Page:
These valves are the devices which open or close passages within the system. Some are activated by a change in pressure, while others need to receive an external signal. They help regulate airflow and pressure when they open passages. What’s more, since the machine will only work if compressed air is actively flowing, valves determine output.
If a valve is not working, then it can have a negative impact and show inaccurate readings of pressure. The machine may work twice as hard to reach the same output. Thus, you need to check for leaks and that ports within the valves are operating properly.
How Does A Compressor System Work?
First, the compressor draws in air from the surrounding environment. It proceeds to enclose the molecules within a tight chamber; this is called air displacement. The compressor’s pump assists with that part, and in creating the necessary energy for generating the machine.
The pressure generates enough force to be released into the receiver tank, as mentioned. When the human operator starts the system, the air then goes through the designated pathways. Different signals, depending on the valve, compel them to open. They then reach the designed motor or engine and compel them to move, which generates output for the machine.
The Proper Environment For A Compressed Air System
First, you need to set up your machine in a well-ventilated area. Make sure that the temperatures are reasonable for the operations. Since it uses and expels natural air, any operators also need to breathe the gases that go in or out of the system. This ensures workplace safety by preventing anyone from getting poisoned or asphyxiated on the job.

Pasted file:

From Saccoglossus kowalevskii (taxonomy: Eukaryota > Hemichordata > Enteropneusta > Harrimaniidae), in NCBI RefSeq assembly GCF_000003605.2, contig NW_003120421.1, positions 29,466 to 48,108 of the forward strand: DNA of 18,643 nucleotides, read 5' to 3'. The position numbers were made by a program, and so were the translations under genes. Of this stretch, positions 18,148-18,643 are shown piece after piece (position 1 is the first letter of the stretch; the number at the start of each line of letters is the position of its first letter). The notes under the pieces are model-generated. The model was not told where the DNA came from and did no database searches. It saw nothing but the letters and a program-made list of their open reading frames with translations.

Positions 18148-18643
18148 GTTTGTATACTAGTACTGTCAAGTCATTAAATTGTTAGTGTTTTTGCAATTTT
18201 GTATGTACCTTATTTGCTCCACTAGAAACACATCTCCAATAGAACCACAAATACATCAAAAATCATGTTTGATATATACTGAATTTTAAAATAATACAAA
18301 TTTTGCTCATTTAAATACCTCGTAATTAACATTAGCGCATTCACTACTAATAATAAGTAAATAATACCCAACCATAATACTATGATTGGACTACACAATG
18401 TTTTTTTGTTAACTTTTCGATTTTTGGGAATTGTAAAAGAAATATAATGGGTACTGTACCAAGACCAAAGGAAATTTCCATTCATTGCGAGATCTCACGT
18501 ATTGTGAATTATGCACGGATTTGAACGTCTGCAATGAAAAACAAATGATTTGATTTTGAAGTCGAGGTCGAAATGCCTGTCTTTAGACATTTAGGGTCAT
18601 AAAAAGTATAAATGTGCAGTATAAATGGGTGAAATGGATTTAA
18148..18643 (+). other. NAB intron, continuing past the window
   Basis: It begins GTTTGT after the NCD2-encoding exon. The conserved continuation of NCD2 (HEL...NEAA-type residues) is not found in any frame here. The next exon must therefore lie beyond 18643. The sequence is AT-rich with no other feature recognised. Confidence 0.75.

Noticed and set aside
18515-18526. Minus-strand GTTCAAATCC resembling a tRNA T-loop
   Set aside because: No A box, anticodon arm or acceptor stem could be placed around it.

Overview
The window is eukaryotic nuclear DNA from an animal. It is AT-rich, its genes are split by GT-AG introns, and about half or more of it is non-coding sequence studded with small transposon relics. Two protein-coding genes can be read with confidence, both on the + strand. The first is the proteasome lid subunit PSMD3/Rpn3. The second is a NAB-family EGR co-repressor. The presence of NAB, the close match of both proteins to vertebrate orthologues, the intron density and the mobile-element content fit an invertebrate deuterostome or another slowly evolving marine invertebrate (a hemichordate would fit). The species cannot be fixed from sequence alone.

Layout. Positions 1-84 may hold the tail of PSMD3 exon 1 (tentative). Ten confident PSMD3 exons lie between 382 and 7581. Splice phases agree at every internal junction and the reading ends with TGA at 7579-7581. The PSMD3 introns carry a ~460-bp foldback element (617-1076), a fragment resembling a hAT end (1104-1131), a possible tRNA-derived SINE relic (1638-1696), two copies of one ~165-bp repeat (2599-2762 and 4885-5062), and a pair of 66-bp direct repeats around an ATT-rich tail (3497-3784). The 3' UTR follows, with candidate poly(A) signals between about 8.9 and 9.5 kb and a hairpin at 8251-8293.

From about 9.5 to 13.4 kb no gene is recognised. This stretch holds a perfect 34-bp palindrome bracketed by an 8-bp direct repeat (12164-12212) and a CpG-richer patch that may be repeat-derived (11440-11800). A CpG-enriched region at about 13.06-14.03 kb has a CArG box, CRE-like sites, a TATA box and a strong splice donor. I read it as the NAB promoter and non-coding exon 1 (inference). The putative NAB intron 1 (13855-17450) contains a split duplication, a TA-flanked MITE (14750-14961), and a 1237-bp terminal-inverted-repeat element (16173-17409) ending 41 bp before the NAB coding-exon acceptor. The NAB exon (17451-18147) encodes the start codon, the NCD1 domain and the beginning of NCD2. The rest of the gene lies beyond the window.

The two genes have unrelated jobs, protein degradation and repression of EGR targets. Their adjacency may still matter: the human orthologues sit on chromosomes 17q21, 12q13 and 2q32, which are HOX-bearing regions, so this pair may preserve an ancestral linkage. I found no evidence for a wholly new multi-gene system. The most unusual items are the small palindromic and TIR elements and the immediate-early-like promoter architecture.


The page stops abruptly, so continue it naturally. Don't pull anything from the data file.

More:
Have a system to check for air leaks. If low air pressure is common and regulators don’t match with the amount of output, then see if any parts or not working or if the air is leaving a part of the system. That way you can stay energy-efficient and ensure that parts don’t wear out over time.
Keep humidity low as well. While certain filters will reduce the amount of water vapor that might get into your system, you want to ensure that microorganisms cannot grow in your work environment. Bacteria, mold and other parasites need water to survive, and they can contaminate your products. In addition, they can make your operators ill.
Remove as much oil as possible. Some machines require oil as a lubricant. The substance covers the cylinder’s walls and bearings. The risk with these is that oil could potentially contaminate the system.
Improve Your Compressed Air System With SMC Pneumatics
SMC Pneumatics has spent years refining pneumatic machines and systems. We work with customers to find the right parts and models for their operation. Experts at SMC conduct research to see if certain series have been discontinued, and how to add efficiency to your system. We’ll help you identify common problems and how to solve them with ease.
Contact us today to learn more. Our experts will educate you on every aspect of maintaining a pneumatic machine. We want to ensure that you know all of the basics, and how to make repairs accordingly. Let SMC Pneumatics guide you towards the right system.